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Brexit Already Impacting Exports and Tourism



Despite the Prime Minister´s insistence on completing Brexit on time, an amount of uncertainty still remains, with defectors and legal threats looming, but one thing is becoming increasingly clear, the situation is having an impact.

“It is necessary to prepare for the worst” – Nadia Calviño

“It is necessary to prepare for the worst”, is the somewhat pessimistic opinion voiced by Spain´s acting Minister of Economy and Business this week when asked about the impact Brexit might have on Spain´s economy. As Director-General for Budget of the European Commission from 2014 to 2018, academic economist Nadia Calviño is seemingly qualified enough to comment.

The Spanish Government is holding internal crisis talks to try to prepare for whatever situation may arise. Whereas some British newspapers are warning of food and medicine shortages and stockpiling, the reality is that the current Brexit situation has already resulted in a loss of almost 300 million euro in exports from the Valencia region to the UK, according to records at the Spanish Institute of Foreign Trade (ICEX).

The Valencia Chamber of Commerce show that the reduction has been in ceramic products, glass, fertilizers, metalwork, plastic, cereals and preserves, textiles and, perhaps of more concern from the warnings, pharmaceuticals.

The agrifood sector has not seen any decline so far in the export of vegetables, sauces, ice cream, wine and coffee, but there has been a 5% drop in citrus fruit, the first time ever this has occurred, although cheaper produce from other countries may also be a contributing factor.

In March a trade agreement was reached between the UK and Spain whereas 87% of products would be “duty free”, in order to make the market more attractive, this agreement was only for the first year, so even the appeal from the softening of sales tax would not last.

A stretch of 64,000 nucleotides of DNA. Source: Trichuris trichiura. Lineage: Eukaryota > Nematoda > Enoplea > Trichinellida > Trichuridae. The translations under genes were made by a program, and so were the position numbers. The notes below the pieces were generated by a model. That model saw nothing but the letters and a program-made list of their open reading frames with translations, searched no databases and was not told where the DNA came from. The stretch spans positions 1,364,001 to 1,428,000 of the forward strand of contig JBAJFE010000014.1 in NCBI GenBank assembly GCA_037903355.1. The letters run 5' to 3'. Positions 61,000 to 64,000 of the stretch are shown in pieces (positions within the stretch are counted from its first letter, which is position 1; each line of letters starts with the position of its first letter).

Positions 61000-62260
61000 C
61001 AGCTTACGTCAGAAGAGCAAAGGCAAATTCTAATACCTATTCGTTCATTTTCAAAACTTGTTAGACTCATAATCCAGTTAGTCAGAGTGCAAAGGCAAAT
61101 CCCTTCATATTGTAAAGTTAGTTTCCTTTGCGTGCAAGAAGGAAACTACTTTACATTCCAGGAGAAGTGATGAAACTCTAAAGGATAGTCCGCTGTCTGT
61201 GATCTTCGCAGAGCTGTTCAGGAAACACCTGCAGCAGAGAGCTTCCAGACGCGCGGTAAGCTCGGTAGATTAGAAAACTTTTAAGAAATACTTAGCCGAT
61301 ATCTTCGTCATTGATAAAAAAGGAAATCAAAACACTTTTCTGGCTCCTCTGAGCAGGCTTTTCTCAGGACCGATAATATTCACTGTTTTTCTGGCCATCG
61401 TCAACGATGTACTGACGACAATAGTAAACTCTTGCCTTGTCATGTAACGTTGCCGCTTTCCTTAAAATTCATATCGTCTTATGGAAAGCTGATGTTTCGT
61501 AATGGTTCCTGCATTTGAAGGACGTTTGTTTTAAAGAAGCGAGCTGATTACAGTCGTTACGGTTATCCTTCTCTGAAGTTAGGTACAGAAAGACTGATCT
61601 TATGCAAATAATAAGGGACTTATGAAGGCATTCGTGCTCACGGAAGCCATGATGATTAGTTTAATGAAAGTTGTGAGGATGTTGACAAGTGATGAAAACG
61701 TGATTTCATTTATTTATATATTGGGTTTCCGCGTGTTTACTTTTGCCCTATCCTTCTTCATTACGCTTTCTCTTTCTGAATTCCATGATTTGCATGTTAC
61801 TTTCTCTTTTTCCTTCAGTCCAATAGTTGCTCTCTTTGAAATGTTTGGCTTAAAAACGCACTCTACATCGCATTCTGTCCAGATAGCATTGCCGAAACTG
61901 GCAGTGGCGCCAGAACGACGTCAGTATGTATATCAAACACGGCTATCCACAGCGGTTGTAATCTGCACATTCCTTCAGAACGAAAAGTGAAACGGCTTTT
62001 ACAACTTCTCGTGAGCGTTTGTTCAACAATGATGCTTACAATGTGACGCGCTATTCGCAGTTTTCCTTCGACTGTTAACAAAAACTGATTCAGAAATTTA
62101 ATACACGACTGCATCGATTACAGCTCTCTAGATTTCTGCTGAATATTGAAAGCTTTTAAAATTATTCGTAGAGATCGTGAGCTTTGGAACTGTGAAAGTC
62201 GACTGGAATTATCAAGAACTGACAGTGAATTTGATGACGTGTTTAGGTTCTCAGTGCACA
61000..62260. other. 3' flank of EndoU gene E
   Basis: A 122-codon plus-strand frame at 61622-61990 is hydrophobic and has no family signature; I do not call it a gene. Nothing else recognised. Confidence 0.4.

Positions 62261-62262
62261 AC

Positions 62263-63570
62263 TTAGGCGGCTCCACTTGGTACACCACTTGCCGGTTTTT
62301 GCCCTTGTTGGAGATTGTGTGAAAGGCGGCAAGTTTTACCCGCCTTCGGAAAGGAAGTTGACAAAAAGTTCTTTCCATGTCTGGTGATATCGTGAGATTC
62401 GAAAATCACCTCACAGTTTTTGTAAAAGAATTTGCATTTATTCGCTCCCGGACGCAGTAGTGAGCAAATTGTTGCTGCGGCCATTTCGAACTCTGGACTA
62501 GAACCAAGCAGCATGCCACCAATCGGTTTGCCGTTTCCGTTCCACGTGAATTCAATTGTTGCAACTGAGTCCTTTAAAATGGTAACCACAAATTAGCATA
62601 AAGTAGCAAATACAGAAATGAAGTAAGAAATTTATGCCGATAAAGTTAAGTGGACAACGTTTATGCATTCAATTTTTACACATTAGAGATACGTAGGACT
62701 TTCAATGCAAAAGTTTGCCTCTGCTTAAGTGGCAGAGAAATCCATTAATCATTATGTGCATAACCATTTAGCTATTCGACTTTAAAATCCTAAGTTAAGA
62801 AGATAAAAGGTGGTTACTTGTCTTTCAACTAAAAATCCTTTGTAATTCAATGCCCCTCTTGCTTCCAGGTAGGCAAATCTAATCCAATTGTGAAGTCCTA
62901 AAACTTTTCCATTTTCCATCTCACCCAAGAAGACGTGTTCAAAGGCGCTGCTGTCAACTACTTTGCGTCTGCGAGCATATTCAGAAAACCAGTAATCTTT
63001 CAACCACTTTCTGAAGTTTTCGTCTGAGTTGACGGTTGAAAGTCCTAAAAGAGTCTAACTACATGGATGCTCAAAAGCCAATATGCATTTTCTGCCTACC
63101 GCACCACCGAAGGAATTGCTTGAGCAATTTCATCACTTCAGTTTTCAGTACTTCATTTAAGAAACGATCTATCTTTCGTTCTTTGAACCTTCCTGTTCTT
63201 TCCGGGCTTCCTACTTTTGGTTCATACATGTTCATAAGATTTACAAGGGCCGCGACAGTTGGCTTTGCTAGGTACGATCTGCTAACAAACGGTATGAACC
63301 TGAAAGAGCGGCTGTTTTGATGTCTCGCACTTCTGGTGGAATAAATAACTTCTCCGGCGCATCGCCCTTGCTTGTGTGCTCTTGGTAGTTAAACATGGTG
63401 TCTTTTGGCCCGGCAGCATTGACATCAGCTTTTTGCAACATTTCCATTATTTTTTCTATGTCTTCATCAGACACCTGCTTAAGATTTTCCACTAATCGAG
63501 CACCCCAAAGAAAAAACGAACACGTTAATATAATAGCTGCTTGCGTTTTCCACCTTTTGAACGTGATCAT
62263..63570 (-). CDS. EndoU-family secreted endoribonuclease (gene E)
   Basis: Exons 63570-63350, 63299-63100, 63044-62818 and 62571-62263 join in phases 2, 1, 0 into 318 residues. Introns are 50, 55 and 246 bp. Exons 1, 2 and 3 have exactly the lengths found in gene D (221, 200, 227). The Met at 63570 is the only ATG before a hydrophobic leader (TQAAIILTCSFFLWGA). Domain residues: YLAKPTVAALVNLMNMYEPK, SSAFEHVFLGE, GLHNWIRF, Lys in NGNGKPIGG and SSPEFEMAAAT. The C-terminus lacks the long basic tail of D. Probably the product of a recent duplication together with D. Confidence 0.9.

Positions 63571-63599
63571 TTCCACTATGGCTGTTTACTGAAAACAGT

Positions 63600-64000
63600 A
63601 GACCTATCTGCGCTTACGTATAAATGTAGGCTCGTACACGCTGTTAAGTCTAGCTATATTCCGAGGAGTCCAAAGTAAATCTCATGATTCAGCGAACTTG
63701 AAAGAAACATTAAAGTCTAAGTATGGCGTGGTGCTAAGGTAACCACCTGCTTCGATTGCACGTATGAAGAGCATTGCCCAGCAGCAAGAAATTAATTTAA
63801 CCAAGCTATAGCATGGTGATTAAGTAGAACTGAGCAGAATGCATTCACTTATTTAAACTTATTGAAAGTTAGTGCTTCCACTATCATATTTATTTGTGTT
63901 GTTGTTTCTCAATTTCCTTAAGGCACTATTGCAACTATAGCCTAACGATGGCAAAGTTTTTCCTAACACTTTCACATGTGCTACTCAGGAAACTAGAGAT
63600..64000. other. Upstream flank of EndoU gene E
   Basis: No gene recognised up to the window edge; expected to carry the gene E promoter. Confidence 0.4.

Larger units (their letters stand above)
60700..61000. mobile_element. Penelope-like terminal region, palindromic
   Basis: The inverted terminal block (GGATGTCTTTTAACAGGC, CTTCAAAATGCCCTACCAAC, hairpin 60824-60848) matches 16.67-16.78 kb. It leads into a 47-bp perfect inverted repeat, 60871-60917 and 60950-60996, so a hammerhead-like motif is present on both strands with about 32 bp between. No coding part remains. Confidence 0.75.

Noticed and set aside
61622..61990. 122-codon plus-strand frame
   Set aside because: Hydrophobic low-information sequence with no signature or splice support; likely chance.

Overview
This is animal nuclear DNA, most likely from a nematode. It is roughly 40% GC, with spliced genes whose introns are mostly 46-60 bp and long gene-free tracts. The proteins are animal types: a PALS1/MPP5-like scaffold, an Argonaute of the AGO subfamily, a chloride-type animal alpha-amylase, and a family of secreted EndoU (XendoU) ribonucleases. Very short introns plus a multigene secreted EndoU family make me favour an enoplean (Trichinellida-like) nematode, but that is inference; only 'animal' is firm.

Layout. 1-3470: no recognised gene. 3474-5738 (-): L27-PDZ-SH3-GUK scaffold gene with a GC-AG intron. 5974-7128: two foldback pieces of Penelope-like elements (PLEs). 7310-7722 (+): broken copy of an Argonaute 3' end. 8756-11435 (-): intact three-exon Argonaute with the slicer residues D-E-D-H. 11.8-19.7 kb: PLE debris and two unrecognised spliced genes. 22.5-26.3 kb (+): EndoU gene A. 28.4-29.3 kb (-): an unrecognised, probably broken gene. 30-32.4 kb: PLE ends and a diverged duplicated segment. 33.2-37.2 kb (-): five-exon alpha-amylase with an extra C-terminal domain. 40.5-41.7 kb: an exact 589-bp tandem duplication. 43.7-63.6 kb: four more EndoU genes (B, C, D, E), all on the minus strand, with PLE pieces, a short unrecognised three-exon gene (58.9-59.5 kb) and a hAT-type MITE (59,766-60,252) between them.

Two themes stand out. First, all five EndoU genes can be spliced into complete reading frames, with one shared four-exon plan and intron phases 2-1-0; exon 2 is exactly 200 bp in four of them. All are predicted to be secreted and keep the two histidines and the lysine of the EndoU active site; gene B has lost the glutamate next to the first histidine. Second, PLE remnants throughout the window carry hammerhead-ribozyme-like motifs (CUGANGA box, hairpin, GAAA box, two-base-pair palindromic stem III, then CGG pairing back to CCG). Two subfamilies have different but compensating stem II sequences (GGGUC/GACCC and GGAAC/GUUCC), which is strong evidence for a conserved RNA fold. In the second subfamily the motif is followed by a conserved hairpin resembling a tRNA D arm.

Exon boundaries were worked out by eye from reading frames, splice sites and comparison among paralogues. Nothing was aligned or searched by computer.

Tourism too seems to have taken a hit this year, with the summer about to close many hotels have failed to reach capacity, even in the most popular tourist destinations.

The reduction in tourism is not exclusive to the European family however, as the UK itself is apparently a less attractive destination than it was.

According to a report issued this week by the UK Office for National Statistics, there were 3.1 million visits to the UK by overseas residents in April 2019, representing a drop of 8% compared to the previous year. In May there was also a decline of 6% with 3.3 million visits.

Whereas some may dismiss the reduction of tourism as insignificant, especially as visitors still spent £1.6 billion in the UK in April, that was a considerable drop of 14% compared to last year. The decline wasn´t quite as dramatic in May, as tourism spending was down just 1% to a £2.1 billion shopping spree.

As for UK residents leaving the UK for overseas visits, that too declined, with 4% fewer trips in April, with 6.1 million holidays taken, May flattened out with neither a decline nor increase. There´s good news for Europe hidden in those figures however, as despite the decline in numbers, the Brits spent more when they arrived. Unlike the decline in UK revenue, British tourists spent £3.7 billion on visits overseas in April 2019, which is 11% more than in April 2018. In May they spent £3.7 billion on their holidays abroad, but that is a drop of 3% compared to May 2018.



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